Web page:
Ukraine said on Wednesday that Russian troops are preparing to launch a new offensive in southern parts of the country. The Ukrainian military also believes that Russia is setting up an attack force that will target the birthplace of Ukrainian President Volodymyr Zelenskyy, Kryvyi Rih.
Kryvyi Rih is 50 kilometers (30 miles) from the southern front line.
“Russia has started to set up an assault group in the direction of Kryvyi Rih. It is also quite likely that the enemy is preparing a hostile counter-offensive with the subsequent plan to reach the administrative border of the Kherson region,” the southern military command said. of Ukraine in its statement. latest update.
Russia currently controls the southern region of Kherson, but Kiev has vowed to launch a counter-offensive and take back territory.
EU does not know how many Ukrainians have returned home
The European Union is unsure exactly how many Ukrainians have returned to their war-torn homeland after initially being granted temporary protected status within the bloc.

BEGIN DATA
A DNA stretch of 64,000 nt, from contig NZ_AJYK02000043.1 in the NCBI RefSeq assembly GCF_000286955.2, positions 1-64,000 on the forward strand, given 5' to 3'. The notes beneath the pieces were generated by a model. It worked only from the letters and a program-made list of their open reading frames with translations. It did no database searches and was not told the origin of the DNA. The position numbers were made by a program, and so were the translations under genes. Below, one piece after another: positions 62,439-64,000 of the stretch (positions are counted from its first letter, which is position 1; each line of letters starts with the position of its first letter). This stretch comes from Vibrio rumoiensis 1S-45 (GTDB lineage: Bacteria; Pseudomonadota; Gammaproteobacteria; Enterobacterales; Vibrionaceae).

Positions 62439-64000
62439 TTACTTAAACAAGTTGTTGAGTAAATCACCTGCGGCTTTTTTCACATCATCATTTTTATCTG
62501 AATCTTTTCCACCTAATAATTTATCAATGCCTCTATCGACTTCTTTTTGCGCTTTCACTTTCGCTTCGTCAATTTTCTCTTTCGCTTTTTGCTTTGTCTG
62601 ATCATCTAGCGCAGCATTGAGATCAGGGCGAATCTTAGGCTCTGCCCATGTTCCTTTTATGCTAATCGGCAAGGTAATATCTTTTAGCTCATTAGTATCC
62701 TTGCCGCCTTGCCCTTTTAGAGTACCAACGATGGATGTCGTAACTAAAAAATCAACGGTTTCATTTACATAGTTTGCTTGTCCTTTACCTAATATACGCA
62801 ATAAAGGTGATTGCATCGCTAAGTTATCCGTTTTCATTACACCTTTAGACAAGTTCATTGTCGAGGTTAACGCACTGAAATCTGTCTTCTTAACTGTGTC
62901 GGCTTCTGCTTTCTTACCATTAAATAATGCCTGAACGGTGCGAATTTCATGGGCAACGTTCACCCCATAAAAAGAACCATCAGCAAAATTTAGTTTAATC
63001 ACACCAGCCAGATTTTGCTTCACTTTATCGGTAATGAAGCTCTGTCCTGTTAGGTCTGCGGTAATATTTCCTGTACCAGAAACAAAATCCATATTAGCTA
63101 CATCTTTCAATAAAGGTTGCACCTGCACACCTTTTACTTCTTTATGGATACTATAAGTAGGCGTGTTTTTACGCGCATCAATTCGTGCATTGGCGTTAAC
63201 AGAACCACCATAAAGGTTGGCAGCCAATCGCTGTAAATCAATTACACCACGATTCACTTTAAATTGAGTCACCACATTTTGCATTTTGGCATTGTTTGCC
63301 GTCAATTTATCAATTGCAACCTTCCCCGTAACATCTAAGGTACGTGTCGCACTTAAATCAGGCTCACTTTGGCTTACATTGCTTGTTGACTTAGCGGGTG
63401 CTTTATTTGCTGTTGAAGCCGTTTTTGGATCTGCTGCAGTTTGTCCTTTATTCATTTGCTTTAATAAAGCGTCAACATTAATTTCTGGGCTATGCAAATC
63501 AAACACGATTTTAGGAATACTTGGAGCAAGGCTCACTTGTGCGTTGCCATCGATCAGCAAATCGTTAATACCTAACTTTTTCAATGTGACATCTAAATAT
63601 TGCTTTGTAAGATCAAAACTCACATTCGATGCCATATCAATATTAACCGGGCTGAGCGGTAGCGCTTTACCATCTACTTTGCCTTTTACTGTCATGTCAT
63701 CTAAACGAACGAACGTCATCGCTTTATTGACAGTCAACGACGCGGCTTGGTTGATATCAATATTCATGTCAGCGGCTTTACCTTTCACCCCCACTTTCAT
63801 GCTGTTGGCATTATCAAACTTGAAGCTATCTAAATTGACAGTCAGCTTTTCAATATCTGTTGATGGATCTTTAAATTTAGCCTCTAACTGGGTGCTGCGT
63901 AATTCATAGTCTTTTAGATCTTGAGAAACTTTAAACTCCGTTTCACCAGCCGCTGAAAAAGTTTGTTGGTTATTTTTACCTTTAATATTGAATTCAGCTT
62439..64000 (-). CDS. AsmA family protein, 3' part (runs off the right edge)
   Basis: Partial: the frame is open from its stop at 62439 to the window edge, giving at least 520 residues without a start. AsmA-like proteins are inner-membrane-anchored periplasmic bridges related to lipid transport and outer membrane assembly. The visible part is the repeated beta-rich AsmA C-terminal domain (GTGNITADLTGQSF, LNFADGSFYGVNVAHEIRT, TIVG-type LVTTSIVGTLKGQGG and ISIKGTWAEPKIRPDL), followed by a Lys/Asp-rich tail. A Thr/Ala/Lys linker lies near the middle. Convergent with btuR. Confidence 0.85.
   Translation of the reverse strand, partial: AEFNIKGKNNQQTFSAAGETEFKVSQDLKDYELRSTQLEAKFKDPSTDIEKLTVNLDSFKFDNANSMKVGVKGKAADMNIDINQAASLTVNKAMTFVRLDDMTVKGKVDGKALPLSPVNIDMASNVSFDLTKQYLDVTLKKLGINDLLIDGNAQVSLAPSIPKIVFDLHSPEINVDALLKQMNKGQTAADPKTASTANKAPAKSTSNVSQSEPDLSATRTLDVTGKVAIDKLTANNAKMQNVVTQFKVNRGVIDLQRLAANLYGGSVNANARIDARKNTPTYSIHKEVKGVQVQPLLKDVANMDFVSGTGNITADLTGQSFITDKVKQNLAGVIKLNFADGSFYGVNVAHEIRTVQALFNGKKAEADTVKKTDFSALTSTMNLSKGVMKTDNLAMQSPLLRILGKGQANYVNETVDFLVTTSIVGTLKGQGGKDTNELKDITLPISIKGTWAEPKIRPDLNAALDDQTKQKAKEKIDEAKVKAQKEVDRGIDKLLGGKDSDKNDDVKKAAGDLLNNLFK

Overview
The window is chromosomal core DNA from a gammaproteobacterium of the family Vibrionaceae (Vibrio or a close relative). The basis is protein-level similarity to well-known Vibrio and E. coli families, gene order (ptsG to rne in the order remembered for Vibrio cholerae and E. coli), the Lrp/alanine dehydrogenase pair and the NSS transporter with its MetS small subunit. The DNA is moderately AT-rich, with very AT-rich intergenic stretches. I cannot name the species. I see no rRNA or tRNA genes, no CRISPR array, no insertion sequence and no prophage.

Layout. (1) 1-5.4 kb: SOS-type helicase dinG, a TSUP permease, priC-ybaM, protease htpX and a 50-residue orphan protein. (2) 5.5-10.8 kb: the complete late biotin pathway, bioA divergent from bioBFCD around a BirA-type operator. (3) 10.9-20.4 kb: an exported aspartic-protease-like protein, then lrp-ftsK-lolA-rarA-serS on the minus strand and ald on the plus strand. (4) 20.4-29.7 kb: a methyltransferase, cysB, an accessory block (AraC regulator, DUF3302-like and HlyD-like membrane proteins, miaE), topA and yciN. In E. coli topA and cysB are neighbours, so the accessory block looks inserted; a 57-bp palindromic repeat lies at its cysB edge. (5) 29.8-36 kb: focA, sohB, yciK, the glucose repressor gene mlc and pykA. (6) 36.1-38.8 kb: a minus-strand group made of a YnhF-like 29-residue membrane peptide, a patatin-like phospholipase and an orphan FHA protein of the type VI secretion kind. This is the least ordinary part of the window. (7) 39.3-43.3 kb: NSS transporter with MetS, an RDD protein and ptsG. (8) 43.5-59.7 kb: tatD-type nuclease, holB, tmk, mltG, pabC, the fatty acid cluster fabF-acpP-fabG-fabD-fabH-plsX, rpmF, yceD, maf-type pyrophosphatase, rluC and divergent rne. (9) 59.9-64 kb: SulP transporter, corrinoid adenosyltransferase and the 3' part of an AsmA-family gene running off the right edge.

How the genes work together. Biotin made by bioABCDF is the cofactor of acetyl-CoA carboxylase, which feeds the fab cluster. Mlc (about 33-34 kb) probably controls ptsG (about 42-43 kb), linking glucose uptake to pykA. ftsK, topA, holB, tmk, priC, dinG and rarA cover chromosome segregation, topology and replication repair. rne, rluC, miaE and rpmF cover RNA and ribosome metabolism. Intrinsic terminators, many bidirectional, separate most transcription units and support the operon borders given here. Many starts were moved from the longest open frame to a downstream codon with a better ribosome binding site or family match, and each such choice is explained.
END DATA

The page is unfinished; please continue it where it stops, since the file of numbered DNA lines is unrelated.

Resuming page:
“We don’t know exactly how many people have actually decided to go back,” said EU Home Affairs Commissioner Ylva Johansson, referring to the 3.9 million Ukrainians who had signed up for the scheme that will allow them to travel freely and to work in the European Union.
The bloc has seen “extremely few people opt out so far” after claiming special protection status, she told reporters.
Shortly after Russia invaded Ukraine on February 24, all 27 EU member states agreed to reduce bureaucratic hurdles and provide swift protection to Ukrainians fleeing the war.
More about the war in Ukraine
The US announced a new weapons package and Russia labeled the Azov regiment as terrorists. Read this and other updates from Tuesday here.
Vladimir Putin’s invasion of Ukraine has sparked its own interpretive battle online, an unprecedented showdown of military violence and media power. An essay by media scientist Bernhard Pörksen addresses the issue.
Mykhailo Podolyak is special adviser to the Ukrainian president. He spoke to TBEN about the progress of the war and why his country is not considering negotiations with Russia at this time. Read what he had to say here.
lo,jsi,wd/dj (TBEN, TBEN, dpa, Reuters)